Tangent. My mind does not stay in one place very long these days. Anyway, I had this idea for a new blog. I wanted to write, yet I found myself silent. On paper that is. Inside my head is a very busy place. With all of the thoughts and emotions and experiences surrounding the loss accumulating, I thought I would have no problem coming up with topics about which to write. Maybe I could help someone who is going through something similar and thinks they are going crazy (trust me, in all likelihood you’re not… all the books back me up on this one). Maybe I would help myself. I found when Alec was sick, my blog was a lifeline of sorts. Thanks to the kind people who followed his story, I felt like I had a virtual community around me. Although I didn’t think I could write while going through that terrible time, somehow the act of writing, of recording, had therapeutic value. I thought after Alec died I could continue to write about things like the presence of absence and a million other topics having to do with losing a loved one. I thought it would help me stay connected to Alec, and maybe help me heal. But I haven’t been able to do it. Until now.
Lately, I have been going on a lot of long hikes in the woods, and on these hikes I try to quiet my mind. But my brain is very uncooperative (I try not to criticize – “Brain, will you SHUT UP??” – and instead let the thoughts arise and wait for them to drift away without judgment. That is what I am working on, anyway. Just like everything, it is easier said than done). When the incessant mental chatter would finally die down, I often found myself composing blog posts in my head. Ah ha, I would think. That’s what it is like; this is what I want to say. But I would promptly come home and forget everything I wanted to say. That is part of what it’s been like. So many thoughts and emotions coming and going, swirling overhead, resistant to capture or categorization. A jumbled mess.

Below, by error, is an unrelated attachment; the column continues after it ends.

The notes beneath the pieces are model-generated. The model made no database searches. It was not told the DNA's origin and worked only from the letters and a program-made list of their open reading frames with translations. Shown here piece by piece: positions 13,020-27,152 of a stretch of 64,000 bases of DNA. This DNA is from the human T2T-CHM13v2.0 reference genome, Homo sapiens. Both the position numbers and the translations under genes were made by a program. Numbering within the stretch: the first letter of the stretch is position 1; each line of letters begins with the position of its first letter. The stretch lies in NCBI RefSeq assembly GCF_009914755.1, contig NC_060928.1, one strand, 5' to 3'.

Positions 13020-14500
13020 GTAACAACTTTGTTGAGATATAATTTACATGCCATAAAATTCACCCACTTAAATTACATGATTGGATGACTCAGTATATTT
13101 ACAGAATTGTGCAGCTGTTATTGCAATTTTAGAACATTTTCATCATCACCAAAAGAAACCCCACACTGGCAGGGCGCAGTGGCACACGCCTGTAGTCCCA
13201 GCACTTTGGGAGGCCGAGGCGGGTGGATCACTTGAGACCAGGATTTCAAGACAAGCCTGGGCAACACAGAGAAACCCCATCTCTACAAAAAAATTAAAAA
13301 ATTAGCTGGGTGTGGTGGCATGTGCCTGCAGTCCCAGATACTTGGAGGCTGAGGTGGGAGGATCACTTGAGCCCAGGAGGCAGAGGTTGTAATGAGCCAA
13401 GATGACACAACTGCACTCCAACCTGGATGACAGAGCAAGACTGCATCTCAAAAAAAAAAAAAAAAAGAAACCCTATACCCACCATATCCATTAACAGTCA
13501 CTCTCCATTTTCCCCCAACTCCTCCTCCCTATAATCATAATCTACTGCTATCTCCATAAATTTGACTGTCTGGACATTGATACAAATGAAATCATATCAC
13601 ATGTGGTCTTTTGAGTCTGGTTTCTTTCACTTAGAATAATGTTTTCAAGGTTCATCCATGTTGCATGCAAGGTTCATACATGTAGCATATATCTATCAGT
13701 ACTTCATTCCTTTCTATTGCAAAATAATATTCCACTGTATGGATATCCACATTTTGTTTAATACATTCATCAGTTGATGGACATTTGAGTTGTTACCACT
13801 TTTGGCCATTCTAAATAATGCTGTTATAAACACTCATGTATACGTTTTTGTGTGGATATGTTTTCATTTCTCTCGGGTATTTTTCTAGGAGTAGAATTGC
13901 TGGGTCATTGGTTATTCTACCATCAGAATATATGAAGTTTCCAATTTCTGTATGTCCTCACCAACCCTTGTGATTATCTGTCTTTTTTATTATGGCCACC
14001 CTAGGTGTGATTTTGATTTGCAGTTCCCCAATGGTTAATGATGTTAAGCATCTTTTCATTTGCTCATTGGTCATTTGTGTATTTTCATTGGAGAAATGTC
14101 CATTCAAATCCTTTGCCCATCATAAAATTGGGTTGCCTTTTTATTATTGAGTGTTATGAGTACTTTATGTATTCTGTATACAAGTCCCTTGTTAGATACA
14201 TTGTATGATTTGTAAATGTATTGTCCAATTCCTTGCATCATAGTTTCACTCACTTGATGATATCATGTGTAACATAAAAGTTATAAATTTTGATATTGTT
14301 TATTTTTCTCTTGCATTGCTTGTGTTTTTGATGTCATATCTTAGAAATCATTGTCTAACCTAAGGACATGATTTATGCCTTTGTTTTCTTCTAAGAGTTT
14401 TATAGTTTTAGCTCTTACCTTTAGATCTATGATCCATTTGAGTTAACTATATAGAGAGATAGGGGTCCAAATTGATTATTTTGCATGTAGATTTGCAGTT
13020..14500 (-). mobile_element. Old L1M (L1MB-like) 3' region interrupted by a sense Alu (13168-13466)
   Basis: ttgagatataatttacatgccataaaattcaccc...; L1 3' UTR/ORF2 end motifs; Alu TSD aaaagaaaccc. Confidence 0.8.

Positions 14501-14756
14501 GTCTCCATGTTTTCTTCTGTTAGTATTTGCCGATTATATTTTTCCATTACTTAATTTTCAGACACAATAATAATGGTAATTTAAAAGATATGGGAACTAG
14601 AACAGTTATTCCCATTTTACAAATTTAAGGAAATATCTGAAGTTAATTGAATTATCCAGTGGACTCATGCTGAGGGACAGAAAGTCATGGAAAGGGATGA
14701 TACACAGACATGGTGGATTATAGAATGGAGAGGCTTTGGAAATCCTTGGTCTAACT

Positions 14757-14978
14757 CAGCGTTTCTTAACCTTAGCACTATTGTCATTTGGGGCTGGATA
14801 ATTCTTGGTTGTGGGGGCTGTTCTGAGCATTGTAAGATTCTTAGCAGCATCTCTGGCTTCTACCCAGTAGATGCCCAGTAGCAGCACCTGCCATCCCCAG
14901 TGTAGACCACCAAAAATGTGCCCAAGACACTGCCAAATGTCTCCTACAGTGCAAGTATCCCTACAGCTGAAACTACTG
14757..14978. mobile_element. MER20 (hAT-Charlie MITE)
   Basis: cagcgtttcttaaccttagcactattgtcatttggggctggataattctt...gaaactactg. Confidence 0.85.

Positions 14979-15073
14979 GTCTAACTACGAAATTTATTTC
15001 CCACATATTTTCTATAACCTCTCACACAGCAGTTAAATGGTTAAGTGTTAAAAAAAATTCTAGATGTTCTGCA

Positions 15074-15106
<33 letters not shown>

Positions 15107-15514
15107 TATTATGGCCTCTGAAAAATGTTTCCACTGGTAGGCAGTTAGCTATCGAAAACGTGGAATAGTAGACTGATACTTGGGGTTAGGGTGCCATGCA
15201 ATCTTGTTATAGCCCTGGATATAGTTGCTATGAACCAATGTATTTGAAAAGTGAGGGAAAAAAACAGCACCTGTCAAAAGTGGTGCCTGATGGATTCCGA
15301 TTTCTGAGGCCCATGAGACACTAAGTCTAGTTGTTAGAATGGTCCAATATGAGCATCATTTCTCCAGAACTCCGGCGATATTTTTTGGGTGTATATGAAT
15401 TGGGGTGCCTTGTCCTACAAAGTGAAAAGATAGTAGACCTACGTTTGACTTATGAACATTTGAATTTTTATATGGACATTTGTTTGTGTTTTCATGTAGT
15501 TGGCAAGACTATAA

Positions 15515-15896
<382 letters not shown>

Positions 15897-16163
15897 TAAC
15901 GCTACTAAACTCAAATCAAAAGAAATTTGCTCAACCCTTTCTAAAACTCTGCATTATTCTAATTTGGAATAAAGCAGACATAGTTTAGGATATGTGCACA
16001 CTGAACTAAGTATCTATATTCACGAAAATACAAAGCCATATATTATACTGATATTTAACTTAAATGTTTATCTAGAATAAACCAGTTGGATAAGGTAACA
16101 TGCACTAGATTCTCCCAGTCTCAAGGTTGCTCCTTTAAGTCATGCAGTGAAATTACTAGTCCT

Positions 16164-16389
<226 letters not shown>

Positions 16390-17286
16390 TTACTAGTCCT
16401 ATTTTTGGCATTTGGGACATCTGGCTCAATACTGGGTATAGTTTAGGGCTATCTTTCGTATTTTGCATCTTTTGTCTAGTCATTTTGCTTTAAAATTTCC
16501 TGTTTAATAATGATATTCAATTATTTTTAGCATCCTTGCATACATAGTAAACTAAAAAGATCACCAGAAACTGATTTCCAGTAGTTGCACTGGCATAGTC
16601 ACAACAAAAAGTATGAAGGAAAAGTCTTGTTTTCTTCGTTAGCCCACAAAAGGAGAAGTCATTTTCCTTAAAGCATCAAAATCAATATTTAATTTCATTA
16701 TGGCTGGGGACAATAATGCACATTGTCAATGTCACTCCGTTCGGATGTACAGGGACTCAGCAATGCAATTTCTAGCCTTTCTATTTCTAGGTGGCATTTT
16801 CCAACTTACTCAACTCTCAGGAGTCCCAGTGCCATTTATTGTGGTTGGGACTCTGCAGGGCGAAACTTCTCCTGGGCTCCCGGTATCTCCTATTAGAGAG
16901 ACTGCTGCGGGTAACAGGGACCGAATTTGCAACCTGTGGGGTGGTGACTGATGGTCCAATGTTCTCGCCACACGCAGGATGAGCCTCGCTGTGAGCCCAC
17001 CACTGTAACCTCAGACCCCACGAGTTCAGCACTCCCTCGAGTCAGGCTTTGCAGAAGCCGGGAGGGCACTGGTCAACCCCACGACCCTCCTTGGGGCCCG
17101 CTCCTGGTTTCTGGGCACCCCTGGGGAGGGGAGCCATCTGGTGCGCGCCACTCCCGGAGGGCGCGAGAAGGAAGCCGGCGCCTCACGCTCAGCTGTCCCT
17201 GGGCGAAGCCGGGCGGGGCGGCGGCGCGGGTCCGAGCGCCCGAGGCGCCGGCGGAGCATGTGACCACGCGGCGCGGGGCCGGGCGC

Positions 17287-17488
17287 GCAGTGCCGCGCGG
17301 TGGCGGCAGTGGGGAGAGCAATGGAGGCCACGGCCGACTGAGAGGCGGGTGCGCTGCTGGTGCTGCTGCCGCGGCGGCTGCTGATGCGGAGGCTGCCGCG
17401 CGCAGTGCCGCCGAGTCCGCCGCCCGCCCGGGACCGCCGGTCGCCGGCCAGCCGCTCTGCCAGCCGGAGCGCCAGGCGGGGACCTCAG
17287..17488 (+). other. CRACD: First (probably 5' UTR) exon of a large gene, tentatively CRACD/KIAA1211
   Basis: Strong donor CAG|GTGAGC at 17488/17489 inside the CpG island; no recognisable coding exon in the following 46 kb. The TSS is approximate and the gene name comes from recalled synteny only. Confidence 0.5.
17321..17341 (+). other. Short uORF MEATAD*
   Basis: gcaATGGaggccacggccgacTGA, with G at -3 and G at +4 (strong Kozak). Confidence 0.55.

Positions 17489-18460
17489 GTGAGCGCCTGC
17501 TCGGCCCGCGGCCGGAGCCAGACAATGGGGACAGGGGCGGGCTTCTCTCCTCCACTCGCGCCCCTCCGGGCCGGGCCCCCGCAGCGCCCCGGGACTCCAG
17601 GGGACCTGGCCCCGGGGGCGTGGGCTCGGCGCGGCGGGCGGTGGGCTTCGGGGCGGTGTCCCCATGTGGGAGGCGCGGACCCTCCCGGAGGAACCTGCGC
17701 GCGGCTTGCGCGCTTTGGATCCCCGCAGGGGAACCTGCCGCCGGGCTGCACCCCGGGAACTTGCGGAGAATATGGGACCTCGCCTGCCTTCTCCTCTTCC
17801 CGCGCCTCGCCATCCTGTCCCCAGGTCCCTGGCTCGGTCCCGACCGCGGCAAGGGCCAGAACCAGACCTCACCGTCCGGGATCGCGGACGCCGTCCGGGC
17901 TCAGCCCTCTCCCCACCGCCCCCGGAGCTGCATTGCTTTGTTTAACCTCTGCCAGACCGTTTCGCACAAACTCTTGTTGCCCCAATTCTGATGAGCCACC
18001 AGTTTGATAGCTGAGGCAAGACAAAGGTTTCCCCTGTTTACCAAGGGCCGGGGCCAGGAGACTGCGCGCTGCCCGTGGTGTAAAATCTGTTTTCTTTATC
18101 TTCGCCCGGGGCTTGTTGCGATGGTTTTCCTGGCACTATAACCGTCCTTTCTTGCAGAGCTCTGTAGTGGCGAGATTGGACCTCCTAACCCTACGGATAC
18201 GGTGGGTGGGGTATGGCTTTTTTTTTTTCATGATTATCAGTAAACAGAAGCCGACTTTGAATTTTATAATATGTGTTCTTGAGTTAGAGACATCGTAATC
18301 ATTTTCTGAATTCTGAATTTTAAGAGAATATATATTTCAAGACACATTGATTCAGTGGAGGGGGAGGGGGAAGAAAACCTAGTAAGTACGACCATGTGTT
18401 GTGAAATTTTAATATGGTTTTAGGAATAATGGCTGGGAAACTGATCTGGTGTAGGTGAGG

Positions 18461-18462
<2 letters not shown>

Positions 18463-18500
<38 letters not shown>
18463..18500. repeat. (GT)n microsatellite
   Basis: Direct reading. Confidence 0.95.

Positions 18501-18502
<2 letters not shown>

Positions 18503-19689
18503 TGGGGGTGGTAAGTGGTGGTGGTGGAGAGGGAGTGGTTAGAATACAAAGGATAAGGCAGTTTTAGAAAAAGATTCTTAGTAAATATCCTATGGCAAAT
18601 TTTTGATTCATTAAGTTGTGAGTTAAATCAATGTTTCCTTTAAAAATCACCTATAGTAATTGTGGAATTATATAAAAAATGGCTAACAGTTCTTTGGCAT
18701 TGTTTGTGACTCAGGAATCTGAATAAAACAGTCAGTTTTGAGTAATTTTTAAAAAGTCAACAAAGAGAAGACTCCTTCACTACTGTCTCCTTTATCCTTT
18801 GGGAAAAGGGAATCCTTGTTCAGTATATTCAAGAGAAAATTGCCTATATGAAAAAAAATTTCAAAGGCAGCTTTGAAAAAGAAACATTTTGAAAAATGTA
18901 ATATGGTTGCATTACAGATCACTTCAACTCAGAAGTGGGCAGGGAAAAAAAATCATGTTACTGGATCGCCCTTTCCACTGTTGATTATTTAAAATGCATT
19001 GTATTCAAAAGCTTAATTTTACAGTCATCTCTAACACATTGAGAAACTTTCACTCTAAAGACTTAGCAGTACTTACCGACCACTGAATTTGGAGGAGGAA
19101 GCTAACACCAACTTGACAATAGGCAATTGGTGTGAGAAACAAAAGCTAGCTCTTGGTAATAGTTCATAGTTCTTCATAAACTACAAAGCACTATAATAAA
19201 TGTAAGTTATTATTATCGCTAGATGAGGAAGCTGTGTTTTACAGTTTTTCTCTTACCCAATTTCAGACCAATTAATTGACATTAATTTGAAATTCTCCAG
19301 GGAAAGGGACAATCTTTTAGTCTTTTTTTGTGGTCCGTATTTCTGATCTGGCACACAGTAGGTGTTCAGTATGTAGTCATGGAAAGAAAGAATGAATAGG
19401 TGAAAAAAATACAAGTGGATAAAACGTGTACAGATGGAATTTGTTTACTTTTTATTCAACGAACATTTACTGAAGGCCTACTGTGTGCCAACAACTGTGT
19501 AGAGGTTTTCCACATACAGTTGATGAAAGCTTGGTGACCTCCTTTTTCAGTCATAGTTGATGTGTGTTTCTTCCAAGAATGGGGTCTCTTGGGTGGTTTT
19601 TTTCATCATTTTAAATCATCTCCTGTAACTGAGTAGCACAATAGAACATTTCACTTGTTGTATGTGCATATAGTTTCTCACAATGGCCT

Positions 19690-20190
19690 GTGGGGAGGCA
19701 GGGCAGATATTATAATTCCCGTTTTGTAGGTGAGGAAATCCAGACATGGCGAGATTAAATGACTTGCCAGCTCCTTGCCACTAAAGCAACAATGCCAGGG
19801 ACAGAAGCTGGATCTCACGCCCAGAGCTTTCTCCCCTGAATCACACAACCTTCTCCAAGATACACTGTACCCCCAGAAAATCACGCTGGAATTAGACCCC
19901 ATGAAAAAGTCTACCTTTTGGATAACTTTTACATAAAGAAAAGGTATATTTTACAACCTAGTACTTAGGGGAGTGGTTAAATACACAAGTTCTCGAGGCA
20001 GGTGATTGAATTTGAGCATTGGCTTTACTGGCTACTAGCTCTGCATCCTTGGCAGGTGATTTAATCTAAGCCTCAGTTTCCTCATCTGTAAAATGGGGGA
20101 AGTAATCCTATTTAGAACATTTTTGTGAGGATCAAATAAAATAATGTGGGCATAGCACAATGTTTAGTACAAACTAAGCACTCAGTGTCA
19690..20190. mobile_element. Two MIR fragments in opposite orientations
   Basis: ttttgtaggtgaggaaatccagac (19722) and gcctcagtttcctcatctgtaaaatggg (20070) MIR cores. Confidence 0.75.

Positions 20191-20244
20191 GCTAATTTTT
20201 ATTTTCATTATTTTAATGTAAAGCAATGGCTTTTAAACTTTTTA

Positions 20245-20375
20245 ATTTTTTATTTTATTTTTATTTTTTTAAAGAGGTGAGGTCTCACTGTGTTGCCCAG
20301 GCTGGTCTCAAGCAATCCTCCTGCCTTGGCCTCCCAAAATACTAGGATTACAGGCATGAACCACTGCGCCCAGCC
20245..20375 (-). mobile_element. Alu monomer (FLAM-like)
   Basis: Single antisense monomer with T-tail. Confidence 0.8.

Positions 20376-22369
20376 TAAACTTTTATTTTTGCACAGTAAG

So this is my attempt to break my silence. I am trying to corral my unruly grief and write about it, and in so doing begin to perhaps weave some meaning out of this loss. In a culture that has no time for grief, I am going to take my time. Because I loved him beyond words, and everything still hurts. I should maybe mention this post is not meant to be an example of me capturing or categorizing anything. This is just me throwing out random post #1, in hopes the next will be easier. That is what happened with my journal; I forced myself to write one day, and the next entry came easier, and I felt like there was maybe just a little bit more space in my lungs, at least for a time.